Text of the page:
Magnus Carlsen is the FTX Crypto Cup champion for the second year in a row after holding off a fierce challenge from Indian teen Praggnanandhaa. Norway’s World Champion overcame the talented 17-year-old with a game to spare in their final round shootout for the title. All about FTX Crypto Cup 2022: Learn everything about the FTX Crypto Cup 2022 lineup here / Follow the FTX Crypto Cup 2022 live games / Magnus Carlsen’s courses – Olympiad sale at Chessable
FTX Crypto Cup news: Carlsen, Duda, Pragg, and Aronian win in FTX Crypto Chess Cup day 1 / Eventful day 2 of the FTX Crypto Cup / Carlsen and Pragg continue perfect at the FTX Crypto Chess Cup after day 3 / Carlsen and Pragg flawless again in day 4 / Alireza Firouzja joins the race for first in day 5 /
In doing so, Carlsen notched up a third win of the Meltwater Champions Chess Tour season and his first Major win. The result also stretches his lead at the top of the $1.6 million Tour leaderboard and wins him the tournament’s unique NFT trophy.
Pragg and Carlsen were neck-and-neck throughout the whole tournament with the youngster putting in a real statement performance throughout.
But in Round 7 of the all-play-all event Pragg faced the real acid test – world number 1 Carlsen. The youngster had chances in the first game and then had to defend like a lion in game 2. Finally, he ran out of steam in the third.
Carlsen clinched the win that guaranteed him the title and in classic Magnus-style – with a piece of endgame brilliance and a huge sense of relief.
Reacting before the final rapid game, Carlsen said: “This game was very nervy, I think, for both of us. Today I haven’t been able to find a rhythm at all, but hopefully I can relax a bit in the last game.”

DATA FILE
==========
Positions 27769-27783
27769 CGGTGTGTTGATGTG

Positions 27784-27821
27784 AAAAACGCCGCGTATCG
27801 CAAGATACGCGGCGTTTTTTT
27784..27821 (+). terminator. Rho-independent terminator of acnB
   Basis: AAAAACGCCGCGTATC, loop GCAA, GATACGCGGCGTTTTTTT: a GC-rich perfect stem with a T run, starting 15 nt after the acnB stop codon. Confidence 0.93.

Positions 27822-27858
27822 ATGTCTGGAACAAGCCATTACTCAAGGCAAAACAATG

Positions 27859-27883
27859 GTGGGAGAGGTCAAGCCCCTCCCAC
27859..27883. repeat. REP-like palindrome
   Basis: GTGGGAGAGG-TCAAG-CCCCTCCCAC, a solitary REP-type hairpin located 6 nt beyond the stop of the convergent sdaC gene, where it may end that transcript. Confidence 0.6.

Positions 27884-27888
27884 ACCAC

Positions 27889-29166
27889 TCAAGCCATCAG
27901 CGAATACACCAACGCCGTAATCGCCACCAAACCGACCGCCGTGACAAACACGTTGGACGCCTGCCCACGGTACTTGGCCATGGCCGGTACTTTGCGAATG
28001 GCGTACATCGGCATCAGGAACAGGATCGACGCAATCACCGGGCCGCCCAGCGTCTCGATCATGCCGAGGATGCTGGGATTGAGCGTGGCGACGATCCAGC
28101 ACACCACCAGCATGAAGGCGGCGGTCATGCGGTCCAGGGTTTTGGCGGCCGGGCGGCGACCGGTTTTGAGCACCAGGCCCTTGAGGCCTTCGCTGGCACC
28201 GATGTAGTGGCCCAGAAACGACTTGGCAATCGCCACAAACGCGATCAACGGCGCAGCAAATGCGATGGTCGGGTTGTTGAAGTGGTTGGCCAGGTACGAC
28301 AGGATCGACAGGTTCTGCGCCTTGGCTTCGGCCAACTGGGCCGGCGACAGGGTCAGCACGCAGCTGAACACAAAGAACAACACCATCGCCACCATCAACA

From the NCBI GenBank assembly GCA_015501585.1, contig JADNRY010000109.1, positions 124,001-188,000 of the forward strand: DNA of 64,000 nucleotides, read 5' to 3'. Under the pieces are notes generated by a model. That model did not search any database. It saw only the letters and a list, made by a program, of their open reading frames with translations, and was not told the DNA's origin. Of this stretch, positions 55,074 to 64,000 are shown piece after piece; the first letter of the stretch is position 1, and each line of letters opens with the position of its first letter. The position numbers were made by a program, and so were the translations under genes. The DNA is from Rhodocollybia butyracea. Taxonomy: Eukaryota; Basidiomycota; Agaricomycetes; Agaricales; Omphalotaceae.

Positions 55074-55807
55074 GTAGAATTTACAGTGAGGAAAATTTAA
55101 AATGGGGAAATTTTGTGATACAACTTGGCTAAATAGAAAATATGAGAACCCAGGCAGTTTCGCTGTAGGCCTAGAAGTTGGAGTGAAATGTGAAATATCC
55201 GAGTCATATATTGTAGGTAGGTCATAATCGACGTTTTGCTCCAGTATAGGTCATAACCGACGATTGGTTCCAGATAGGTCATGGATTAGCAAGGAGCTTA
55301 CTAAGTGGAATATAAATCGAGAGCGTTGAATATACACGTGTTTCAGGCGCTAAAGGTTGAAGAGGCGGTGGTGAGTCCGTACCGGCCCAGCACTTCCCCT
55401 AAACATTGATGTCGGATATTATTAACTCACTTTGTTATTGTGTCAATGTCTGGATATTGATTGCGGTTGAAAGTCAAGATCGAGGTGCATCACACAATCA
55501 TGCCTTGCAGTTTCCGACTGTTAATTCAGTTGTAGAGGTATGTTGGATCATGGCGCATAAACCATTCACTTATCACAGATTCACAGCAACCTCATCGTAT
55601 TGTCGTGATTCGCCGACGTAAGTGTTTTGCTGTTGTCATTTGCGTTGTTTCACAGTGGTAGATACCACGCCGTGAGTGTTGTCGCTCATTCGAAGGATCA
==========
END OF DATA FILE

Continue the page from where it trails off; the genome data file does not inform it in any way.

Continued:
Carlsen did relax – but it barely mattered to him. In the fourth game the champion looked to be steering the game to a draw but blundered in the endgame.
“I think Magnus just wanted to have more fun!” Pragg said, who still had work to do to finish second.
In the final tiebreak, Pragg won the first and then ended it in a dramatic second game in which Carlsen blundered badly. Pragg ended the tournament on a high, securing the runner-up spot.
Carlsen hailed his tournament win a “great result”.
The $210,000 elite esports tournament, held at Florida’s Eden Roc Miami Beach, had gone into its final day with all eyes on Carlsen and Pragg’s eagerly-awaited showdown.
But in the other matches, Alireza Firouzja was battling to overtake Pragg at the last hurdle and secured at least a third place finish with a 2.5-1.5 win over Levon Aronian.
The struggles continued for 19-year-old New Yorker Hans Niemann, who has entertained everyone throughout with his interviews. Niemann finished pointless as he went down 2.5-1.5 to Vietnam’s Liem Quang Le.
However, the newly-crowned “bad boy of chess” can take away from the tournament memorable wins over Carlsen, Pragg and Aronian, plus an army of new fans.
Jan-Krzysztof Duda, the winner of the Oslo Esports Cup, finished his tournament off with a 2.5-0.5 win over Dutch No.1 Anish Giri.
Duda had a tough start to the event but finished with impressive wins over Carlsen, Pragg and then Giri.
The Meltwater Champions Chess Tour will return with its next “Regular” event on September 19.
Parallel: Top Chess Engine Championship Season 23 is now live